The One Memory of Flora Banks
Seventeen-year-old Flora Banks has anterograde amnesia–since a brain injury at age ten, she can’t hold new memories in her head for more than a few hours. But then she kisses a boy on a beach and she remembers it. Writing notes to herself so she’ll remember who she is and what she’s doing, Flora uses her parents’ emergency visit to her estranged ailing brother as an opportunity to travel to the Arctic and find the boy she kissed. As she searches for the boy who made her remember for once, Flora confronts hard truths about her past, her family, her memory, and herself.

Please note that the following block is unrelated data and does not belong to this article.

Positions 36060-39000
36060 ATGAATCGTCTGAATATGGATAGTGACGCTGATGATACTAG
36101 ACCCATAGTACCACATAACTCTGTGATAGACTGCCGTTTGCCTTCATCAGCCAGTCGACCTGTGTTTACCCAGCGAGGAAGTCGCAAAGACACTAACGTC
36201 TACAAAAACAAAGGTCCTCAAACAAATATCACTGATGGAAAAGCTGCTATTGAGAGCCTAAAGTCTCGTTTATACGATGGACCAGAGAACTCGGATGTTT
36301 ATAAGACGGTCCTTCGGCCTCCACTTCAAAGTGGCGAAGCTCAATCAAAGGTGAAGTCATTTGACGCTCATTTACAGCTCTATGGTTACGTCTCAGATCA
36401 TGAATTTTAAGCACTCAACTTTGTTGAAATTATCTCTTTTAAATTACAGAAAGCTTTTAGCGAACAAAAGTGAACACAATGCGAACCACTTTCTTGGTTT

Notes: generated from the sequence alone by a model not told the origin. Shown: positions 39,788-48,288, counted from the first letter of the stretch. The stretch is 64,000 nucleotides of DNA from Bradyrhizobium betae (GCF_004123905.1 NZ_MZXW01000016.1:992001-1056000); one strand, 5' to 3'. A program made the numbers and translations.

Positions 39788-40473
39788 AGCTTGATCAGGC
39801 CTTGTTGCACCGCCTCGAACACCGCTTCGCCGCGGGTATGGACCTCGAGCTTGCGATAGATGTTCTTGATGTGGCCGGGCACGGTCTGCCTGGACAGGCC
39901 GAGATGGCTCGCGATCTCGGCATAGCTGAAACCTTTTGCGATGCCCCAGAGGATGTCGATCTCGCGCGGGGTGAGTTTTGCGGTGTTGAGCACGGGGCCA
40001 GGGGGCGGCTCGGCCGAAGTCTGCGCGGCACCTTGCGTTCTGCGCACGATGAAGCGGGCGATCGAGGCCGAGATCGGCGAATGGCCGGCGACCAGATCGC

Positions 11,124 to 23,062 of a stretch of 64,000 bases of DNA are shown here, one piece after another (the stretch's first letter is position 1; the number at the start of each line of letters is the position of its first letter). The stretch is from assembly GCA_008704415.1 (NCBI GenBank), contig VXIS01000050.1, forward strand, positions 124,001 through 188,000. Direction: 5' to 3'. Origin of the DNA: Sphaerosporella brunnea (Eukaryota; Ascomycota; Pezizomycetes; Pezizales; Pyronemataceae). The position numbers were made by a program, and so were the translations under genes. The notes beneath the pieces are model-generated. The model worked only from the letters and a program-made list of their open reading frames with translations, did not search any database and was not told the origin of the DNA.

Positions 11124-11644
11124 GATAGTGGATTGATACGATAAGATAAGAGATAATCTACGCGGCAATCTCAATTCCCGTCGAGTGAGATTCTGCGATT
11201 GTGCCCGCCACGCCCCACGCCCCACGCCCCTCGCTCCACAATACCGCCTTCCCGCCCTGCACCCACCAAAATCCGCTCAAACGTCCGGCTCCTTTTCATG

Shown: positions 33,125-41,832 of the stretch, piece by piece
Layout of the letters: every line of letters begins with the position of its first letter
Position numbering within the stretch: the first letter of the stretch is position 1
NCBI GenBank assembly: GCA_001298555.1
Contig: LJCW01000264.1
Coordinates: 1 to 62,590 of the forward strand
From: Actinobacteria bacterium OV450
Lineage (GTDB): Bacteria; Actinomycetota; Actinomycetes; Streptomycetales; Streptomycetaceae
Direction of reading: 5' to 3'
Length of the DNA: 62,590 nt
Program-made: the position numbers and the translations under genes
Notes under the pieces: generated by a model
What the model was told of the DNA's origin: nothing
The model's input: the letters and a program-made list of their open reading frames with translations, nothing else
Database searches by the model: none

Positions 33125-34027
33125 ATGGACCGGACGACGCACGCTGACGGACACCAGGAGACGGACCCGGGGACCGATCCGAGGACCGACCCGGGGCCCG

The book succeeds in allowing the reader to experience what it’s like to live inside of Flora’s mind–her limited memory and the movement from awareness to forgetfulness is well drawn and often touching. The cast of characters Flora encounters during her Arctic adventure is warm and lively, and Barr’s style is simple but affecting. While the book effectively builds suspense and triumphs in its hopefulness, the twists and turns at the novel’s end pile on top of each other quickly and complicate the novel’s apparent representation and understanding of disability. Beautiful and complex, The One Memory of Flora Banks is disserviced by its neat ending.